- Associated Press - Saturday, January 23, 2016

INDIANAPOLIS (AP) - City officials in Indianapolis have started up a new data center that they say will help police investigations and give real-time crime analysis to the public.

The program, called the Real-Time Data Center, will be staffed with civilian personnel and police officers who can provide instant information on crimes to patrol officers and detectives, The Indianapolis Star (https://indy.st/1JYqlsg ) reported.

“This is not a static computer bank, but rather an organic, ever-changing system looking at crime using the latest technology and helping our officers be more proactive than ever before,” said Mayor Joe Hogsett, who took office Jan. 1.

The new center is part of a crime plan from Hogsett and Indianapolis Police Chief Troy Riggs for their first 100 days in office, with a focus on data collection and neighborhood policing.

Around six analysts will staff the center to start, with plans to add six more positions, Riggs said. Analysts will have the ability to put together local arrest records, dispatch information and police reports for officers on the streets, and make use of more than 100 street and building cameras in Indianapolis.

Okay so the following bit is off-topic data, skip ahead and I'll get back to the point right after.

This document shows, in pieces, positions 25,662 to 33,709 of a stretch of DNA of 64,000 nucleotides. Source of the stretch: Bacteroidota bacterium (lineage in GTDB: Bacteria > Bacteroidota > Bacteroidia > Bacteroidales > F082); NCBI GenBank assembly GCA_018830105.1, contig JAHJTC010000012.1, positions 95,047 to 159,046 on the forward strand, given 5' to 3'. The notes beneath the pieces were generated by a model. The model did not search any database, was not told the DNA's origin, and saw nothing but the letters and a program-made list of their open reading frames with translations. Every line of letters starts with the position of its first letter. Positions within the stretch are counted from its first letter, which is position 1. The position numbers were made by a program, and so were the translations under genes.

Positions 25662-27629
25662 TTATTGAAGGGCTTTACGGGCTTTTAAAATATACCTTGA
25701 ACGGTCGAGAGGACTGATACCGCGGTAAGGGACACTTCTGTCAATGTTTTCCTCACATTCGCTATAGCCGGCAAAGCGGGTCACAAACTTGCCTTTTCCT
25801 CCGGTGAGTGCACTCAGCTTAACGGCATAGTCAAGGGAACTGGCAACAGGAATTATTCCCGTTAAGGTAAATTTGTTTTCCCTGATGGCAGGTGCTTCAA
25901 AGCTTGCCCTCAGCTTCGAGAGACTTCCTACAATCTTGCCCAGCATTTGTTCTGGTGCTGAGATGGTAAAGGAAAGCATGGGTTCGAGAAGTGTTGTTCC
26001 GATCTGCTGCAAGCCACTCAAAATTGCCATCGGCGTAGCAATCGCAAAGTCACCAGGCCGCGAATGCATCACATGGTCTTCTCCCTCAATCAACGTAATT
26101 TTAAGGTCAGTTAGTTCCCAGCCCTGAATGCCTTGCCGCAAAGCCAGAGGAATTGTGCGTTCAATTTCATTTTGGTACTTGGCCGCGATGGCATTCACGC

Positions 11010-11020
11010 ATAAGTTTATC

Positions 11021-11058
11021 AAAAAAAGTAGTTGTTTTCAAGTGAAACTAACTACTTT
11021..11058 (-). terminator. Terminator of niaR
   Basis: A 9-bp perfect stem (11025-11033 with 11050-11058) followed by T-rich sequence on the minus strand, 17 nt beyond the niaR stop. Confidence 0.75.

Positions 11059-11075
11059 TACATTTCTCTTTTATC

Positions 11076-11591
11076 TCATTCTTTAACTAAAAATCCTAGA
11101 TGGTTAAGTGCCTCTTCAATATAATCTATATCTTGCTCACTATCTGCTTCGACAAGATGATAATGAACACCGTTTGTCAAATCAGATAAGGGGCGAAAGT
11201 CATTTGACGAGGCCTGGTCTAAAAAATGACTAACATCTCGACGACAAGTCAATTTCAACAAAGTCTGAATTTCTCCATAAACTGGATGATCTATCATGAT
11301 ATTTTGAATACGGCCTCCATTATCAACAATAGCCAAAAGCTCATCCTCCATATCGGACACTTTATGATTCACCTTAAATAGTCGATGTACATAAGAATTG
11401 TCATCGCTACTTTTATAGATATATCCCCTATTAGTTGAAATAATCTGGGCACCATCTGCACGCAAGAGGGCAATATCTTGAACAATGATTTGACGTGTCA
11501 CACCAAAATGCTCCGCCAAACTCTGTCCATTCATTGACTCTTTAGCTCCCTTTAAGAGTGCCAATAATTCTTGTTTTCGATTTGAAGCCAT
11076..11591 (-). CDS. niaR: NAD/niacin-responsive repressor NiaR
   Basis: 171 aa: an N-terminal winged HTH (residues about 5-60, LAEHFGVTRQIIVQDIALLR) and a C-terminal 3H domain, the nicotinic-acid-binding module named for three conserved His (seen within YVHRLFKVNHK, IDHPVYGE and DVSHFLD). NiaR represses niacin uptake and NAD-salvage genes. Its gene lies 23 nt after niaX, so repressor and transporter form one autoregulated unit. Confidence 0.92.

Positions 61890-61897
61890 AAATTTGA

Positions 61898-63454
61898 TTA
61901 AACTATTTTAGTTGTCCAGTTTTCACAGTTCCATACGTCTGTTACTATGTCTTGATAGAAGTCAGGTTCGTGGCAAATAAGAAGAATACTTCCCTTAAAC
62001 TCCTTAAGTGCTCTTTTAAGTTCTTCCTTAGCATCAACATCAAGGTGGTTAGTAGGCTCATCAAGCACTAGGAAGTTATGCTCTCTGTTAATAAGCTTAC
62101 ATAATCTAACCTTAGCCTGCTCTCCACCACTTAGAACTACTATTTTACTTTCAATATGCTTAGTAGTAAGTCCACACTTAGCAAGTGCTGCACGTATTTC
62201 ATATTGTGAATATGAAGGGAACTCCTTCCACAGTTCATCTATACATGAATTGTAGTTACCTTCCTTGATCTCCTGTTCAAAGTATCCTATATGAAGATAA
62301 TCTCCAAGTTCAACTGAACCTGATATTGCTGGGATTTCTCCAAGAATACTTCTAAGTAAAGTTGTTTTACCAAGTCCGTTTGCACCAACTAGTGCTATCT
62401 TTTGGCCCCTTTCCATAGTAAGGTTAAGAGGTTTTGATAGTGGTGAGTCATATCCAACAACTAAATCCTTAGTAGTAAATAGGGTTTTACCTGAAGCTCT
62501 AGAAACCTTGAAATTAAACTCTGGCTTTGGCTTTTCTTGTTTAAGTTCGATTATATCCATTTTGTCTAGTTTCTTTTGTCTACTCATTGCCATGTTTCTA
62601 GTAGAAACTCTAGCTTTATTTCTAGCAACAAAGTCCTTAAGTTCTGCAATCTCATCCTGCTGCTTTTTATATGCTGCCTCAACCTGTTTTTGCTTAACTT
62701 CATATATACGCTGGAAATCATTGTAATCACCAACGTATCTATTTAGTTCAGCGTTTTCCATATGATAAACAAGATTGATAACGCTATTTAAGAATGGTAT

Riggs said analysts at the data center will be expected to compile crime data for the city and neighborhoods, which he said can help with tracking crime trends. Also, in a disaster such as a tornado or flood, analysts will be able to help on-scene emergency personnel by communicating with other law enforcement agencies and looking for developments on social media.

No extra funding from the city will be required for the data center for now, Riggs said. In the future, he said the police department could pursue new crime mapping programs and that the city will look at grant funding.

The center’s coordinator, Maj. Thomas Kern, said a key to getting the data program to work is making better use of existing resources.

“We have people analyzing this, that and the other, and we need to do it in a more comprehensive approach for the entire agency,” Kern said. “It’s taking it all and making it more integrated.”

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Information from: The Indianapolis Star, https://www.indystar.com

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